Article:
10. I don't like washing bare clay on domestic ware whether it is for serving or cooking. So I cut foot rings. They look better and allow most of the base to be glazed. The only disadvantage of the foot ring is its tendency to collect grotty water in the dishwasher. I cut V shaped chinks in the foot ring, but that spoils the look. What I would like is the foot ring on a plastic mug I own. It has a foot ring of tiny half domes, but I can't think of any way to apply them efficiently to thrown cups. Any ideas?

     

    I've seen people make mugs with little "feet". They can be really awesome but of course it's another thing to attach so I would not call it efficient. Perhaps you could throw with extra clay left at the bottom, trim an oversized foot and then cut away all but a few points? Here is an example of a beautifully made mug with feet. 

    http://store.brothers-handmade.com/Green-Iron-Red-Textured-Footed-Mug-Handmade-Pottery-EACH-ONE-UNIQUE.html

     

    Neil: That golden mug you shared last is just wonderful in every way. 

  11. Thank you for the compliment! I'm finally starting to really see my progress, which is so encouraging ... I had nothing to keep for a long time so it was easy to feel that I had made no progress. Now I can literally line my successes up in a row and see the improvement. Pure joy.

     

    Also, I very much appreciate any advice from experienced potters like yourself. I have only one potter friend (and I've gotten some very valuable tips from her), but I had no idea this community existed and I'm so excited to read all these posts on different topics and hear from people at all levels and styles. Everyone is so generous with advice and information on here. 

     

    I do think my mugs tend to be a bit bottom heavy ... I'm afraid of trimming through the bottom so I think I'm not taking enough off. I plan to test out all the different styles of mug and handles as soon as they're glazed so I know what I want to keep making and what I want to change. I'll get there. :D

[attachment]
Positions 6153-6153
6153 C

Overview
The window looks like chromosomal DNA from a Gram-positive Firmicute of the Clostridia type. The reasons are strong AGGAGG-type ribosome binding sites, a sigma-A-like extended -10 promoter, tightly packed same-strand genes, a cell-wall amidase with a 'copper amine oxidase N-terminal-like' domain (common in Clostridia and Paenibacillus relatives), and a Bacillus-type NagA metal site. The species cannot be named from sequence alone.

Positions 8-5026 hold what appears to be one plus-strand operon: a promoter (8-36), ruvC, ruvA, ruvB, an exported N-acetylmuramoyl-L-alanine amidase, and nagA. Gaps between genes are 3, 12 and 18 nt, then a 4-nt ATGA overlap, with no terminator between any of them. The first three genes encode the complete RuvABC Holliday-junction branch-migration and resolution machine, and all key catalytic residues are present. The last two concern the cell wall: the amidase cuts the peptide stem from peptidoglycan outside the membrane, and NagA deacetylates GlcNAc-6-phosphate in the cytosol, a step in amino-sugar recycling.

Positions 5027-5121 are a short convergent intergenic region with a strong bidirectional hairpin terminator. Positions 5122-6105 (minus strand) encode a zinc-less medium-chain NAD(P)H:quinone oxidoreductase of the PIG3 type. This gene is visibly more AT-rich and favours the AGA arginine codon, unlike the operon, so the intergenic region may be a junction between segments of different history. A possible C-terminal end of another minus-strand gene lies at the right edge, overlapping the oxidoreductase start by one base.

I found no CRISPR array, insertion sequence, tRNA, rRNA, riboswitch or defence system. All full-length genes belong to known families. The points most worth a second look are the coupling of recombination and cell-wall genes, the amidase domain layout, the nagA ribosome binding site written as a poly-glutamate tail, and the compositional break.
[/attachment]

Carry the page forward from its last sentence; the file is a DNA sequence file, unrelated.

12. Okay so I'm a beginner. But I can already tell you, if there's a support group I might as well join now. I started learning to throw in October and sometimes I just don't leave enough clay on the bottom for a foot. But already 80% of the mugs and bowls I make have a foot. I totally get where this would not work in production, though. Right now the time is less important to me than the learning experience. 

     

    I like that the footed mugs have a little color and I personally like to add a contrasting color of glaze to the bottom. Please note: I am not a production potter, my best session yet was 12 mugs and my fingers were sore the next day! When I can't sell them for more than $15 I may change my tune about footed mugs! ;) 

     

    I'm in the process of glazing my very first kiln load of wheel-thrown mugs and bowls so I don't have anything finished. But I've attached a photo of two Moroccan Sand footed cups right after I attached the handles. 

     

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    post-67168-0-23461700-1430437427_thumb.jpg

  13. Thanks for the responses.

     

    I'm in the process of setting up my studio and I can't believe I never gave much thought to this! At least I'm thinking about it before I start using the kilns in there. 

    I've just done some cramming on the subject and I guess what I planned to do was "crossdraft" venting by leaving the window open and a fan on, then thoroughly airing out the garage/studio before using it. I will look into a roof vent instead. Argh, an unplanned-for expense. I rent, so that adds another layer of complication; if this was my property I would just build a little kiln shed nearby. With the wiring situation that's not an option at all; as it is I'm paying myself to have a circuit run from the meter so I have the electricity to run the kilns. Currently I fire everything in my dad's kiln. Very time-consuming and stressful, especially to transport greenware across town. 

  14. I'm not doing any special kinds of firing ... do I need to worry about fumes?

     

    I plan to run an electric kiln to ^5 and ^6 in my garage. I don't keep my car in the garage and I will clear out all solvents and oil-based paints before I ever use the kilns once the studio is finished. After I fire I will probably keep the window and both doors open for awhile to air it out because I don't like the smell.